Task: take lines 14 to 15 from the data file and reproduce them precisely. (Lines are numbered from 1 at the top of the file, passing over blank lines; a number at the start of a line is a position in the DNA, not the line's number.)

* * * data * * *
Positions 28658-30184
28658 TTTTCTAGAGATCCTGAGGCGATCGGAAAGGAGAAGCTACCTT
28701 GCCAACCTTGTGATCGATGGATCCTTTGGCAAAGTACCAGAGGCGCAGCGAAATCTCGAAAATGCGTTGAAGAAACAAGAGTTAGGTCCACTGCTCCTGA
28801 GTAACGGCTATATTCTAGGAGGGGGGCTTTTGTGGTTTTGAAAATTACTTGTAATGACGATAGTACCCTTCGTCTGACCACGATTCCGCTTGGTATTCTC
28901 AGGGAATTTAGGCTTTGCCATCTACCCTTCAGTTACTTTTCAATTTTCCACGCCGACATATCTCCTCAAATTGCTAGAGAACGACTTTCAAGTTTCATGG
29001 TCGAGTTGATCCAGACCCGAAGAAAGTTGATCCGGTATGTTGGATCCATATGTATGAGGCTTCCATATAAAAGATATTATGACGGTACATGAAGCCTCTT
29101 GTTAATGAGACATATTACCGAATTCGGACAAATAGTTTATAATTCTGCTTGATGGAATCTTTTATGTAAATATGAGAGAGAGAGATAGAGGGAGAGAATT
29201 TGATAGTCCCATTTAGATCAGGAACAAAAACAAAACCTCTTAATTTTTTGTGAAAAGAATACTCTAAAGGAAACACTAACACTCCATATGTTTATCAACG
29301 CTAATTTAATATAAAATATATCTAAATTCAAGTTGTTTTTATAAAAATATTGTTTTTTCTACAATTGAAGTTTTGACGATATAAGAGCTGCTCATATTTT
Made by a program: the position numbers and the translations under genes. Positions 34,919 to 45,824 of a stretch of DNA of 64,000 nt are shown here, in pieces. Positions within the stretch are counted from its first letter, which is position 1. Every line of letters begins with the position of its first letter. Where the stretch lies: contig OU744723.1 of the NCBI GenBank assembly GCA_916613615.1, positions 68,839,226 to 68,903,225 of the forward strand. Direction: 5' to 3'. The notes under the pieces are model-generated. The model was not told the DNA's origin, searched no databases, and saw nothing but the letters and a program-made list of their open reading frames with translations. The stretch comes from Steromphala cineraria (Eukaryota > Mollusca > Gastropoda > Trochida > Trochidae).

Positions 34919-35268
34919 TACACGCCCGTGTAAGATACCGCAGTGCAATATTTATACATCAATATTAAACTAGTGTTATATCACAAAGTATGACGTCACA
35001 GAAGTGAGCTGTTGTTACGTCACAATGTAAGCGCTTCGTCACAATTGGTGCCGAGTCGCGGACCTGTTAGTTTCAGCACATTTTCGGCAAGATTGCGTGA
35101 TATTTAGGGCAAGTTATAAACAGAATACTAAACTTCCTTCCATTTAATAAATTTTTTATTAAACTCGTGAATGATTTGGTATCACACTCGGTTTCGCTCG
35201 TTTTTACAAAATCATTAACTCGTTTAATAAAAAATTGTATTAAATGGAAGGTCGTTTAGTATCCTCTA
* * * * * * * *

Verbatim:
35101 TATTTAGGGCAAGTTATAAACAGAATACTAAACTTCCTTCCATTTAATAAATTTTTTATTAAACTCGTGAATGATTTGGTATCACACTCGGTTTCGCTCG
35201 TTTTTACAAAATCATTAACTCGTTTAATAAAAAATTGTATTAAATGGAAGGTCGTTTAGTATCCTCTA